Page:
The Technical Draft: Stop killing technical innovation in F1

f1 2022 formula 1 car render

McLaren CEO Zak Brown recently openly discussed the concept of relaxing technical restrictions in Formula 1 following the introduction of the operational cost cap.

The concept has been divisive in that it has been both widely supported and condemned by teams, media experts and fans alike.

Technical innovation is a fundamental cornerstone of F1 and one on which the very basis of the sport was founded. Now more than at any other point in the sports existence technical innovation is key to the sports longer term viability.

By the end of 1957 F1 had risen not only in popularity, but the level of competition in the championship had as well. Juan Manual Fangio had won five championships, all in cars made by different manufacturers. The level of competition between manufacturers had risen to such a level that the only way it was possible to gain a competitive advantage was to make technological advances in the way the cars were designed and constructed.

It became necessary to innovate.

The World Constructors’ Championship was first introduced in 1958 acknowledging the importance of the competition level between the manufacturers and as a means of ensuring that level of competition is sustained. Its introduction was indeed confirmation of the importance of technical advancement being key to competition in F1.

Quite simply, technical innovation is part of the definition of F1.

It would simply take up too much time and space to run through the list of important technical innovations from which a competitive advantage was derived, suffice to say that most WCC’s have been won due to some sort of innovation that has given the competitive advantage. Further, all extended periods of domination in the history of the WCC are for the very same reason. Some of the innovations derived in F1 to win races have even flowed down into the road cars we drive today. F1 has been proven to be an R&D forum for the automotive industry more broadly.

The opportunity for a global manufacturer to show case its ability to innovate is the very reason for many wanting to become involved in F1. Innovation is one of the biggest market levers in selling cars and advancing the technologies they use in designing and manufacturing their products helps that. People do not just buy a new car on price point. Technology is cool and a big seller.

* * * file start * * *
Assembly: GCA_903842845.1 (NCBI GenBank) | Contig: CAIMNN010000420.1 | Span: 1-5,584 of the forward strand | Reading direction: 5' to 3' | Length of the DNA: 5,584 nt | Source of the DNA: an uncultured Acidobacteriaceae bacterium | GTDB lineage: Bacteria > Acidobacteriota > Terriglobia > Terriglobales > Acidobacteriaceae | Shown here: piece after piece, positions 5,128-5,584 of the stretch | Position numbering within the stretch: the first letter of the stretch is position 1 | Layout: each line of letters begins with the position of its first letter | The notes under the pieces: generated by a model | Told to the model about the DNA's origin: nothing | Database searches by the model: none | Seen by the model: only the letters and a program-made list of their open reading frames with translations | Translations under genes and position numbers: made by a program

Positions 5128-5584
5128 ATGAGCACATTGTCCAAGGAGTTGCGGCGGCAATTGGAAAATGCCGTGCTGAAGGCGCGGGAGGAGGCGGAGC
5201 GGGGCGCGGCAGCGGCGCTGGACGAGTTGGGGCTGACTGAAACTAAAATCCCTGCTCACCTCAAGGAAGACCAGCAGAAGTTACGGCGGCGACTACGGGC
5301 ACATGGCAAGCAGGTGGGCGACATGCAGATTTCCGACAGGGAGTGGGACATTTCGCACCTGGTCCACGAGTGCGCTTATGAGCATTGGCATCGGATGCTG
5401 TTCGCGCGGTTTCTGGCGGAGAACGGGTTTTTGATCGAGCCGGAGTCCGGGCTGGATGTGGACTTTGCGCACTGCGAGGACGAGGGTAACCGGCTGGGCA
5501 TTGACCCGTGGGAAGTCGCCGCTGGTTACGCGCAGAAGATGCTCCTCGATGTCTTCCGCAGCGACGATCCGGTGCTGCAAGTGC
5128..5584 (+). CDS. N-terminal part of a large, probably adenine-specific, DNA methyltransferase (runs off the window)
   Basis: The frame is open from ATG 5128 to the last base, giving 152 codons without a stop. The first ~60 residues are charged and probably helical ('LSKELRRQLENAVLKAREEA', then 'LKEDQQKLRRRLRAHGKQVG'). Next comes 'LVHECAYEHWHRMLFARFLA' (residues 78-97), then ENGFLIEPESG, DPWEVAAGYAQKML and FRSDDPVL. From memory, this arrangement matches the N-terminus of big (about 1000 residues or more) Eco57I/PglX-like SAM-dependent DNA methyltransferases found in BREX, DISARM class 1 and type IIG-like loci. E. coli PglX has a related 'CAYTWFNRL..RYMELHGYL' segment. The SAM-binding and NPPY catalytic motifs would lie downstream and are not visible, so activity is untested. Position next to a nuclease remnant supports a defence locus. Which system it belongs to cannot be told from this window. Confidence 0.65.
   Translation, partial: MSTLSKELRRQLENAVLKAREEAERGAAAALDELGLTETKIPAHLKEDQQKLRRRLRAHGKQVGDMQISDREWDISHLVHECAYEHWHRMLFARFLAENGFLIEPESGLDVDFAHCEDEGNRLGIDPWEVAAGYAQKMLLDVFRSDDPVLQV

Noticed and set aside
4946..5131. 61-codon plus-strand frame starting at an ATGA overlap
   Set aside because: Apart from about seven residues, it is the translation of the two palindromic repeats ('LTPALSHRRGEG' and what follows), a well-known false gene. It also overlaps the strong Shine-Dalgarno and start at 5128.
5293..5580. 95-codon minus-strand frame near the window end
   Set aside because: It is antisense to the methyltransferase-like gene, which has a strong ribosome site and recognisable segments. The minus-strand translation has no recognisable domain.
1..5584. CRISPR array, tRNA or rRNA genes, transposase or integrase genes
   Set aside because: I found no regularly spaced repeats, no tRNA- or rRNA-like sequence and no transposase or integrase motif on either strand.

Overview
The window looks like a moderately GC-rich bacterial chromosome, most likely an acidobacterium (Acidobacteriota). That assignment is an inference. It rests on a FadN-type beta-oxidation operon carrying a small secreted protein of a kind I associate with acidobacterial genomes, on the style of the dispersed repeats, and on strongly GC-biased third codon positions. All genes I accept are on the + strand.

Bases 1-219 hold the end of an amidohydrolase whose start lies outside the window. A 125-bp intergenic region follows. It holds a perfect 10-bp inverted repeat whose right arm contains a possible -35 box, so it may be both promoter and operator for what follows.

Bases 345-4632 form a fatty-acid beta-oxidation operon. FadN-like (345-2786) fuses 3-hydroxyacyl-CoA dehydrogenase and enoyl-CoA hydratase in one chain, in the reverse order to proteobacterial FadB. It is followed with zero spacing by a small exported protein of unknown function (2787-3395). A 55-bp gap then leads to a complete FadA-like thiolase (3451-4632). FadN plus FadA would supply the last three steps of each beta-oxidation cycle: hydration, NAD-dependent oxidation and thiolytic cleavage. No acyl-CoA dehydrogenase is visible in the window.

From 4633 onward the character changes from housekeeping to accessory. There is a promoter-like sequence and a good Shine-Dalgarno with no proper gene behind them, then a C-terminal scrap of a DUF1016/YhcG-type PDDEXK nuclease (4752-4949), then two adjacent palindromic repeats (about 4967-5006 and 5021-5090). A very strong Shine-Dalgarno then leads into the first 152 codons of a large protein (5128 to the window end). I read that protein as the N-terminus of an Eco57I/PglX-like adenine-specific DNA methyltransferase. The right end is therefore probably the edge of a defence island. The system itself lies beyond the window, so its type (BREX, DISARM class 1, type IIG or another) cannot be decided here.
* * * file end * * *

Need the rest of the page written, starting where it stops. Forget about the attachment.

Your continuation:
Formula One technical regulations have changed on a regular basis throughout the decades and usually for important motivations. The most important of those are for reasons of health and safety, but others have been made for commercial and sporting reasons.  F1 is not just a competition to decide a winner in a safe manner, it is a business to entertain and make money.

The introduction of an operational cost cap in F1 this year makes sense. The cost of operating a competitive team in the sport has become so extreme that even billion dollar global automotive giants question the value proposition that it presents, let alone the private or garagista concerns on which much of the sports heritage was built. It is only in the best interests of the health of the sport to keep costs under control to ensure its sustainability.

Whilst the intentions of cost capping and technical regulation of F1 is of a rational basis the fundamentals on which both championships were founded must not be overlooked. If a cost cap is in place, the spectacle is popular and viable and the sport safe, why do the regulators need to tell the teams how they should spend their money?

A cost cap in parallel with very prescriptive technical regulation limits the ability to innovate.

Why not have a cost cap in place and open up the regulations so as to ensure that innovation in F1 can continue?

F1 in the absence of innovation by definition simply is not F1 because the very reason the World Constructors’ Championship was founded was to promote technological development.

I am with Zak! Lets discuss this further, I’d like to know how you feel about this.